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Those of us that are audio geeks would recognize right off that V = .707VAC, since the -3dB point of a single pole RC filter is where the resistance and capacitive reactance are equal in magnitude. You can answer the question by observation without recourse to any calculations at all.
I remember interviewing at Tektronix just after college, and one of my interviewers asked me how to design a low-pass filter circuit with a -3d/octave slope rate. Fortunately, I was familiar with converting white noise to pink noise, so i was able to give a sensible answer. I've never forgotten that interview question,
Thanks for an interesting topic.
I was responsible for hiring people in one company from the technical side until I stopped it. What happened? I realized that the result was 50/50. After a few years of thinking I found the reason. The passion and motivation are the main questions. I would tell you a story. Many years ago a young fellow came to an interview. He did not know anything!
I offered him a very low position. I thought he would decline it, but he accepted it. After 10 years he was still young and he was a great engineer. I had never met before and after such a great and talented young engineer.
I would offer the position to the applicant who asked "Is this a typo? Because capacitive reactance should be non-positive."
For the record, if I had happened to remember that about capacitive reactance, I probably would have assumed that I was misremembering or had missed something. At least back when I was interviewing.
Good question, but what is the phase shift? If you did not know the voltage, how could you tell when you where at .707Vac by phase shift?
A really interesting story. And I agree with Myron. The capability to understand is IMHO much more important than the capability to store knowledge. Any book can store knowledge but it won't make a good eingineer. And for any calculations, well, there's software for almost each problem - if you can properly model it.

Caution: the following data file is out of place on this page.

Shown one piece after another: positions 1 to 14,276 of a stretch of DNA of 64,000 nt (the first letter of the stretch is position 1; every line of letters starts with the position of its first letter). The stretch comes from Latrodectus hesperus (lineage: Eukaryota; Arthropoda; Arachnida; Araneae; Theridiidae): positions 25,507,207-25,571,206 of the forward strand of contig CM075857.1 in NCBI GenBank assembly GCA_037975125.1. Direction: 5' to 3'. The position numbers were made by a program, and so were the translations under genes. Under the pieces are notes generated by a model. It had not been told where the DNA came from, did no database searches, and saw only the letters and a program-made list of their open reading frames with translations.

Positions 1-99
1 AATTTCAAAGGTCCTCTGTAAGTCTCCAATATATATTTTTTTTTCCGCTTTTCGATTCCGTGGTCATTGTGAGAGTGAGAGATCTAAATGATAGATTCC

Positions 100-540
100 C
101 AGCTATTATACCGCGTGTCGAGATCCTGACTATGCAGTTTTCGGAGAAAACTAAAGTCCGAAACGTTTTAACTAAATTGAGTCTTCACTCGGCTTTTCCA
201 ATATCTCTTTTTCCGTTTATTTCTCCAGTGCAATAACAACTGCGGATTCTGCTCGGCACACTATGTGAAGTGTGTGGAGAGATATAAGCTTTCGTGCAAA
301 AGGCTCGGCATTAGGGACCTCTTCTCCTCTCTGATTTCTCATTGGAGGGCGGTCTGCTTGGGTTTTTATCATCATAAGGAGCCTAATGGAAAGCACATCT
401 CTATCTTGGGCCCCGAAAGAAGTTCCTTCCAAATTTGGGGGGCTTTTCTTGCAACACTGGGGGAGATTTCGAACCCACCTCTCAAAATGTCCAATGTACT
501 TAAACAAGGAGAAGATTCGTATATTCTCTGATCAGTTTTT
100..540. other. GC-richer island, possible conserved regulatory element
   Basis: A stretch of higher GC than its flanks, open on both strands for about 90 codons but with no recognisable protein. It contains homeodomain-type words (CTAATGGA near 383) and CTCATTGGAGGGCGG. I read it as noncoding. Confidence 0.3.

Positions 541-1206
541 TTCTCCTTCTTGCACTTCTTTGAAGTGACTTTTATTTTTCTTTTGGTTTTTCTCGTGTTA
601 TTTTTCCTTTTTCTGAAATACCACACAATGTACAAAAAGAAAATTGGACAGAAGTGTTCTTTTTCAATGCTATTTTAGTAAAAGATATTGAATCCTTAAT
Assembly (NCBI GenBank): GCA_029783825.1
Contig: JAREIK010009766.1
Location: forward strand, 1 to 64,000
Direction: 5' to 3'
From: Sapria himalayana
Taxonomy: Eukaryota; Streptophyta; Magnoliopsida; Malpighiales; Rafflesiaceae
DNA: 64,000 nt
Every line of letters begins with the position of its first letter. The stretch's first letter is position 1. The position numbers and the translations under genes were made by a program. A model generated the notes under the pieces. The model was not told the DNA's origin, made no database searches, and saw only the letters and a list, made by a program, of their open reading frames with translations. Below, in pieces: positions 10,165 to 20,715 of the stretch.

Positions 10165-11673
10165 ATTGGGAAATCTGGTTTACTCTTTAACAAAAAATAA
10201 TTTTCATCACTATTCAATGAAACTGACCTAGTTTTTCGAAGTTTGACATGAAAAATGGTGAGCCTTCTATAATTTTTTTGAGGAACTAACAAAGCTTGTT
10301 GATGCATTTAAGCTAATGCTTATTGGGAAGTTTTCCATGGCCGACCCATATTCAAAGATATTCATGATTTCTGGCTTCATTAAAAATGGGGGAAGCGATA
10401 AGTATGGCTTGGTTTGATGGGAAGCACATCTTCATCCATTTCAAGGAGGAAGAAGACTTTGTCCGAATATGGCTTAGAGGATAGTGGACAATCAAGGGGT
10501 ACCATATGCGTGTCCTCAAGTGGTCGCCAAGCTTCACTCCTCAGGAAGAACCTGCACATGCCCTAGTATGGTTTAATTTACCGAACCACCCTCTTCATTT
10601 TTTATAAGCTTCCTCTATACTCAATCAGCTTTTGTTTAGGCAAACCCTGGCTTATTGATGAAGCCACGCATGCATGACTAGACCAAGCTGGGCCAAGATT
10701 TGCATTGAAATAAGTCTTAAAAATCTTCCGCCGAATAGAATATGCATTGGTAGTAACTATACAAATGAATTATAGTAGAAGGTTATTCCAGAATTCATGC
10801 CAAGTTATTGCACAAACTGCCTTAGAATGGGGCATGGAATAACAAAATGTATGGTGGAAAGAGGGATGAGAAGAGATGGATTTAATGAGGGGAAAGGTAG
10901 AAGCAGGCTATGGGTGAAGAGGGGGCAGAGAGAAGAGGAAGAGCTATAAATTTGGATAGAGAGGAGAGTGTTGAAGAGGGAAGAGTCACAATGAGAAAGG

During my university times (which stretched long enough - as a student) I too often discovered that you only get the best ratings when you simple memorize what the professor has said. It was unimportant whether you really understood. Not knowing the right 'buzzwords' was putting you into the lower ranks. It was so frustrating that I often considered prematurely ending my studies. Luckily I'm not the type who easily gives up - I usually finish what I started.
This continued when looking for a job. The jobs I got where those where my future employers already knew what I can do. And all have been very happy with what they got. But I never got a job when I was asked in the interview about what I know.
However, often (not always) are people doing the interviews who by themselves do not know much about the operating field of the future employee. So they ask predefined quesitons and compare the answers. What else could they do?
I have but one question for prospective engineers or technicians: What is the base - emitter junction voltage of a transistor?
Many engineers could not answer that question. Only people who know working electronics know that answer.
Great read Bruce!
Larry: it depends on the transistor material (plain silicon?), temperature, base current and even collector/emitter voltage. The often cited 0.7V are only true in few situations.